The United States, where median Black household wealth is less than 7 cents on the white household dollar and where the mild slogan ‘Black lives matter’ is considered controversial, is still very much a racist nation. Grasping the nature of this national racism in 21st century means looking at the different levels on which race operates here. One level is at the nation’s discursive and symbolic surface. It is about language, imagery, signs, the color of elite personnel, representation, and, well, symbols.
A different and deeper level is institutional and structural. It’s about how labor markets, the financial sector, the real estate industry, the educational system, the criminal justice complex, the military state, the corporate system, the dominant media, and capitalism more broadly all work to deepen, maintain, and/or reduce racial oppression and inequality.
At the surface and symbolic level, racism has experienced significant defeats in the United States since the rise of the Civil Rights Movement in the middle and late 1950s. Open public bigotry has been largely defeated in the nation’s corporate-crafted public culture. Prejudiced whites face public humiliation when they voice openly racist sentiments in a nation that took ‘Whites Only’ signs down half a century ago. Favorably presented Black faces are visible in high and highly public places across the national media and political landscape. The United States, the land of slavery, put a Black family in the White House in November of 2008.
Even in the South, a racially mixed Black couple now does not generally have to fear white violence and insults as they walk down a city street. The formerly all-white University of Kentucky basketball team now routinely competes for the NCAA championship with nearly all-Black teams before tens of thousands of screaming white fans and white cheerleaders. Black players dominate on the perennial college football champion in the heart of Dixie – the Alabama Crimson Tide. Nightly television news teams are racially mixed across metropolitan America. Images of smart and handsome Black people are standard in commercial advertising, public relations, and human resources programs.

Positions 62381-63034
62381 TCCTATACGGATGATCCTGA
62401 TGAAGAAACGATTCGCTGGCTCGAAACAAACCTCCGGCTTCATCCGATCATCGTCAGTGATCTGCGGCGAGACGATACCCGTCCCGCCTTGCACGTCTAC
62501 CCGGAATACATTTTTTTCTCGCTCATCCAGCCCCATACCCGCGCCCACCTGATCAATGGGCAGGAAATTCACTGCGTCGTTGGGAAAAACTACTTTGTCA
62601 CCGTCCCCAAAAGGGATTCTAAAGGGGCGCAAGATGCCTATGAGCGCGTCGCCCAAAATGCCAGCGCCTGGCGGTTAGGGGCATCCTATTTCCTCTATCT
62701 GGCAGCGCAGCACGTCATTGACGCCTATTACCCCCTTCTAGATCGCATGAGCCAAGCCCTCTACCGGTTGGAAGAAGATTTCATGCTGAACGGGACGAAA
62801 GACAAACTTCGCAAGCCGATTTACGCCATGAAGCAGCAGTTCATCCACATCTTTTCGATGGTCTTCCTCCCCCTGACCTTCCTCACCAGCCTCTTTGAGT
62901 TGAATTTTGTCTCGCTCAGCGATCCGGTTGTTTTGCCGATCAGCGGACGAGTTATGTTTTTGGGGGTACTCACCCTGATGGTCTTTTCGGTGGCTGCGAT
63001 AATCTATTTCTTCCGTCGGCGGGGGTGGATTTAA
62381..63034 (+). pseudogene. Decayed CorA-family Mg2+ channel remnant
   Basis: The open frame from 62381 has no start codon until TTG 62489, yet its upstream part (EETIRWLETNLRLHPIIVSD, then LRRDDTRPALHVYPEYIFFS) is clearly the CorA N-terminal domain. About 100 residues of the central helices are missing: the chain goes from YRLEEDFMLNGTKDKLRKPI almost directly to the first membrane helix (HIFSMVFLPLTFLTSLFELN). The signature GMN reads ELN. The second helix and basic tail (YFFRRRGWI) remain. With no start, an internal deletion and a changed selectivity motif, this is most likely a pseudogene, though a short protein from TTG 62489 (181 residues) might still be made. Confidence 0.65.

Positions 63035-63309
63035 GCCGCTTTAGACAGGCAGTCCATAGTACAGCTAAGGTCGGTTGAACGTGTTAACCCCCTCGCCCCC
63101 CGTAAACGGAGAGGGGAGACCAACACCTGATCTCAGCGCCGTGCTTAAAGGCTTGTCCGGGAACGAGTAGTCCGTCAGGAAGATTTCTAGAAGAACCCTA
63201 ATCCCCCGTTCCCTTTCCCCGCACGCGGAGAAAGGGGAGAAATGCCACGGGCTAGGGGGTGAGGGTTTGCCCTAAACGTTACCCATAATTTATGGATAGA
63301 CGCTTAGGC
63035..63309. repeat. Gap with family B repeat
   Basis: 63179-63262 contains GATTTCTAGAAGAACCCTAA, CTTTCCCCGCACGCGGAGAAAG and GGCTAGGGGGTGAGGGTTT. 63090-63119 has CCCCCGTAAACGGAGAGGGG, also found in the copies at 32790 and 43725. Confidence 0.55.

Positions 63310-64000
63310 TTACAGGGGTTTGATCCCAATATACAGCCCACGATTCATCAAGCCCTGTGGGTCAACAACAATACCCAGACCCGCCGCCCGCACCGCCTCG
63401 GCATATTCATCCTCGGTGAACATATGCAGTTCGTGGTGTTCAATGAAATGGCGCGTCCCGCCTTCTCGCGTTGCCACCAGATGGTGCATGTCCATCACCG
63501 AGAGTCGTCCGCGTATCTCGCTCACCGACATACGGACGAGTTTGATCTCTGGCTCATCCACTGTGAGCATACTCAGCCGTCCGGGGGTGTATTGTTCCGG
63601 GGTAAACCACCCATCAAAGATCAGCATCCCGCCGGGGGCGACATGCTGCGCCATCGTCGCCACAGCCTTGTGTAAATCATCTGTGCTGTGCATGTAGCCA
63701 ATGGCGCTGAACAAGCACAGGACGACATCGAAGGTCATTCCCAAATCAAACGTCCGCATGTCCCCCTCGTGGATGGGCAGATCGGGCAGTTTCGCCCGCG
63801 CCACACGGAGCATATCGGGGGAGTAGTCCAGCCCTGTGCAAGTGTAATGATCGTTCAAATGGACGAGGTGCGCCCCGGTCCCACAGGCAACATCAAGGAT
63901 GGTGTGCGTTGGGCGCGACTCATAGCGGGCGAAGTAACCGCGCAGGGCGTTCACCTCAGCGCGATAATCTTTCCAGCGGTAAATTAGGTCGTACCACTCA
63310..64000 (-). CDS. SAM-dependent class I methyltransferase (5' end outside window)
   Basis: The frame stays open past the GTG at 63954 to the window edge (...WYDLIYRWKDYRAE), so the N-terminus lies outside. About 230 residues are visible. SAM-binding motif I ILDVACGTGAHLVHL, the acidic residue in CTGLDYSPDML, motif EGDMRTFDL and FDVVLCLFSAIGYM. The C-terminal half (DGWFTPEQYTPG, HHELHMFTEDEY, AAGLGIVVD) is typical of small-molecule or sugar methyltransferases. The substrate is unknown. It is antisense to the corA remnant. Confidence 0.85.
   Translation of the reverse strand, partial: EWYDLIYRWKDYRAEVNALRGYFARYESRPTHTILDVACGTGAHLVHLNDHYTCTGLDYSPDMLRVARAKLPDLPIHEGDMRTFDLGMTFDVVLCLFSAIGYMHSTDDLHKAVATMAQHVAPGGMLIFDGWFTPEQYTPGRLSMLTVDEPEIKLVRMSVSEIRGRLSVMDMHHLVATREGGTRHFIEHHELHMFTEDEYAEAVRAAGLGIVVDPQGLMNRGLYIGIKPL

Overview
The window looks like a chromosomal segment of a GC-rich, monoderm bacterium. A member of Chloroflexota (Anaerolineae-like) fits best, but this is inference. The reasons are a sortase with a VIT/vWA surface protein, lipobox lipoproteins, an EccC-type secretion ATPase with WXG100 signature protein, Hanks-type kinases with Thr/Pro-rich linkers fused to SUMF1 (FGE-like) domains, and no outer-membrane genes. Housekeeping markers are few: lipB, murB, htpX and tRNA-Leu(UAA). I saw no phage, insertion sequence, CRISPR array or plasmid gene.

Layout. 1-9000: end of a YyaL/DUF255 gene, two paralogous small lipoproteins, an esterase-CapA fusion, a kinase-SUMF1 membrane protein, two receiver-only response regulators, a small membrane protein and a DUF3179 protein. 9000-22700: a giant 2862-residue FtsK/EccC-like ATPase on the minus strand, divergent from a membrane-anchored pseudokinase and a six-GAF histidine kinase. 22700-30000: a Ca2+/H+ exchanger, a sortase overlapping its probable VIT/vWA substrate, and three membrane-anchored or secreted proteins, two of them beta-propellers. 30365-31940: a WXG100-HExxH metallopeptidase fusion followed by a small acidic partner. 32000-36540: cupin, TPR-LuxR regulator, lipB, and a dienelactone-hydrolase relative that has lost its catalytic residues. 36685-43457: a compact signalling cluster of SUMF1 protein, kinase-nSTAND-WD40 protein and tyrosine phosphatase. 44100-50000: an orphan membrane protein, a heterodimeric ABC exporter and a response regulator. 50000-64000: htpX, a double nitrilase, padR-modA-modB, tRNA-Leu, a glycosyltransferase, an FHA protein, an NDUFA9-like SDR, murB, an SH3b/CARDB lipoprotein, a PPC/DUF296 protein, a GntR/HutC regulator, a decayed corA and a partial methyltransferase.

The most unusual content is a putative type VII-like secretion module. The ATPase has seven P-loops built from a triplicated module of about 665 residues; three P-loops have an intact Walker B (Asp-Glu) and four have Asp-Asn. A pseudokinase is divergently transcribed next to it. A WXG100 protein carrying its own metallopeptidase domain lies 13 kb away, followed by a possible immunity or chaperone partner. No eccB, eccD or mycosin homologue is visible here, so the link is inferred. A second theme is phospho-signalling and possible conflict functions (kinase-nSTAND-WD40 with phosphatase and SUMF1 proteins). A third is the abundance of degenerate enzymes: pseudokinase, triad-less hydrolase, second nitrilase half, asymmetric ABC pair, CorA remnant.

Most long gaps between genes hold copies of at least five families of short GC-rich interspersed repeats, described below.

At the deeper institutional and societal level, however, racism is alive and well beneath the public and representational surface. It persists in the more impersonal and the more invisible operation of social and institutional forces and processes in ways that ‘just happen’ to reproduce Black disadvantage.
This deeper racism is so ingrained in the social, political, and institutional sinews of capitalist America that it is taken for granted – barely noticed by the mainstream media and other social commentators. It includes widely documented racial bias in real estate sales and rental and home lending; the funding of schools largely on the basis of local property wealth; the excessive use of high-stakes standardized test-based neo-Dickensian “drill” and grill curriculum and related zero-tolerance disciplinary practices in predominantly black public schools; the concentration of black children into over-crowded and hyper-segregated, pre-incarceratory ghetto schools where a highly disproportionate share of the kids are deeply poor; rampant and widely documented racial discrimination in hiring and promotion; the racist ‘War on Drugs’ and the related campaign of racially hyper-disparate mass black arrest, incarceration and criminal marking.
The technically color-blind stigma of a prison history and felony record is ‘the New N word’ for millions of Black Americans subject to numerous ‘new Jim Crow’ barriers to employment, housing, educational and other opportunities.
This article has been excerpted from: ‘The Road to Charlottesville: Reflections on 21st Century US Capitalist Racism’.